By Corey Sandler, Destination Consultant
Early Monday morning, we sailed north along the coast of Sicily and into the funnel-shaped Strait of Messina. On our right was the toe at the bottom of mainland of Italy. To the left was the large island of Sicily, the football being kicked by Italy’s boot.
When we entered from the south, the strait was nearly 10 miles of 16 kilometers wide. Near Messina, the passage narrows to less than 2 miles, or 3 kilometers.
Almost anywhere the sea funnels into a strait, mariners expect strong and sometime treacherous currents.
That’s only one problem. In the same neighborhood, the Eurasian plate is moving down—south, if you will—toward the African plate. And one of the hotspots, where the plates grind against each other, is southern Italy.
And so we are in the proximity of Mount Etna: the tallest active volcano in Europe, nearly constantly bubbling over like a bowl of Arrabiata sauce left on the burner.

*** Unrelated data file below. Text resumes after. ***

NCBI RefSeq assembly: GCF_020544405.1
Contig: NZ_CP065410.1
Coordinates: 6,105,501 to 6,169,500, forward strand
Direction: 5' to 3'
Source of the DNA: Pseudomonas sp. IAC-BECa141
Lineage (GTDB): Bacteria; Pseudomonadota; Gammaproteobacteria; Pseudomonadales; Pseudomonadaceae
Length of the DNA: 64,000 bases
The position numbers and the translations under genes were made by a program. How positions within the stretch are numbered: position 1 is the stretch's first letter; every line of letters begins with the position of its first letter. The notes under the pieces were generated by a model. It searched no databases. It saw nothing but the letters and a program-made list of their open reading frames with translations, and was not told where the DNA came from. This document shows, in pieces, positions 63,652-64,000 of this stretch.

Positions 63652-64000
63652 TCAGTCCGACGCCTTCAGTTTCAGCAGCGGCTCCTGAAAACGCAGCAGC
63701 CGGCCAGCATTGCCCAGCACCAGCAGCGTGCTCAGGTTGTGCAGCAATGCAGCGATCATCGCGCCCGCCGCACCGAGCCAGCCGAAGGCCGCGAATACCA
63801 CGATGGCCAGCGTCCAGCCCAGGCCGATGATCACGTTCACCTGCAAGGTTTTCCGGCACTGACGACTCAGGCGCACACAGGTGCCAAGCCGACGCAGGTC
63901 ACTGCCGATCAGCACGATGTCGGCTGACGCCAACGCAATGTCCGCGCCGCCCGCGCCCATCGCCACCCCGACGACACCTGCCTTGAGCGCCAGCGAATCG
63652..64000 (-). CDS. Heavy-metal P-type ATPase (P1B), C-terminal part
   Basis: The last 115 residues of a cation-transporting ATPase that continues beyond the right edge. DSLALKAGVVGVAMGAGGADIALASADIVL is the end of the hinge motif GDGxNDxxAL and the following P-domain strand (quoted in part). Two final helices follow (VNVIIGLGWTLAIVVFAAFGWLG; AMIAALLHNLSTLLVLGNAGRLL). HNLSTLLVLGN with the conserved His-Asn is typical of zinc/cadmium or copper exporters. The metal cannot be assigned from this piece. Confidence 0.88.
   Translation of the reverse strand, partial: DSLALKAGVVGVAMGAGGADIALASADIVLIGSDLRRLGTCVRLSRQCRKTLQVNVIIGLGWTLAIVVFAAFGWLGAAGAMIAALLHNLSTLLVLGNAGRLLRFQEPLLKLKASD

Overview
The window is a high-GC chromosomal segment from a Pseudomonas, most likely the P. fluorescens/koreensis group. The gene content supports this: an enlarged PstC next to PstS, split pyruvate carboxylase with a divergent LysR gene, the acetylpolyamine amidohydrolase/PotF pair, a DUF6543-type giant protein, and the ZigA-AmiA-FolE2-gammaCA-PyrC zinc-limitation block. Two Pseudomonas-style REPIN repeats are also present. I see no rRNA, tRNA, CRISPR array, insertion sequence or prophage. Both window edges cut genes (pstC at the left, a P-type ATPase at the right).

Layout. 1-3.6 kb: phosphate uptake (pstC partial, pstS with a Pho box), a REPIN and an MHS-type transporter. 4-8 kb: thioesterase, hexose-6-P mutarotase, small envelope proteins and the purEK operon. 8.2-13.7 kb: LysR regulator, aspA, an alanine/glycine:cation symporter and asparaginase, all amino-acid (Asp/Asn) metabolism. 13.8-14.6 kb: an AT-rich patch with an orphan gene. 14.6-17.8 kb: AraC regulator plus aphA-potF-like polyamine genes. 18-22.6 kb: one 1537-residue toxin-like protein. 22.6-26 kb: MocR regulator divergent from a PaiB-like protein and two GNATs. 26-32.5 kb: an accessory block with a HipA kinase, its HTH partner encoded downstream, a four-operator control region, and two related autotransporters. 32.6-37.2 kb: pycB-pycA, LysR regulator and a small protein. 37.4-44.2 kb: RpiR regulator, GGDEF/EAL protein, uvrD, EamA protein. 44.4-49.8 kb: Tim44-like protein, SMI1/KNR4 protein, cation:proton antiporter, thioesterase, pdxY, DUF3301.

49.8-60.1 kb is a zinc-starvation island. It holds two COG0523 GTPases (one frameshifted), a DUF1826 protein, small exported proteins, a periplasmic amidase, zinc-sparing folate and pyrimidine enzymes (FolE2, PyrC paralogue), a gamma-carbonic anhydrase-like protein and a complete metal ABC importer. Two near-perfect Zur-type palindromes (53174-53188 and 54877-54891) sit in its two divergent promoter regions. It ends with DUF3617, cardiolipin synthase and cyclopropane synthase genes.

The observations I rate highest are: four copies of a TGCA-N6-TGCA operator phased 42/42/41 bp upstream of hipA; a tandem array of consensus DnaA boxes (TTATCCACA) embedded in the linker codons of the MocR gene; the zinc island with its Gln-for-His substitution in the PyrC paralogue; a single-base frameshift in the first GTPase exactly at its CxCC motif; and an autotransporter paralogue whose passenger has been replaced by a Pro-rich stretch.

Today I went with a group of guests to Mount Etna. I have made this trek many times, but on this mid-autumn visit we were between the clouds down below, fresh snow on the volcano, and blue sky above.
In a word: magnifico.
Here are some photos from today:
A MESSINA, ETNA, and TAORMINA ALBUM. Photos by Corey Sandler
The Cathedral of Messina, with its famous mechanical clock
Inside the Cathedral
The Santuario di Montalto, above the port
Overlooking Mount Etna from Taormina, as if you could
The Greek Theatre at Taormina, which has Etna for a backstage
All photos by Corey Sandler. All rights reserved. If you would like to purchase a high-resolution image, please contact me.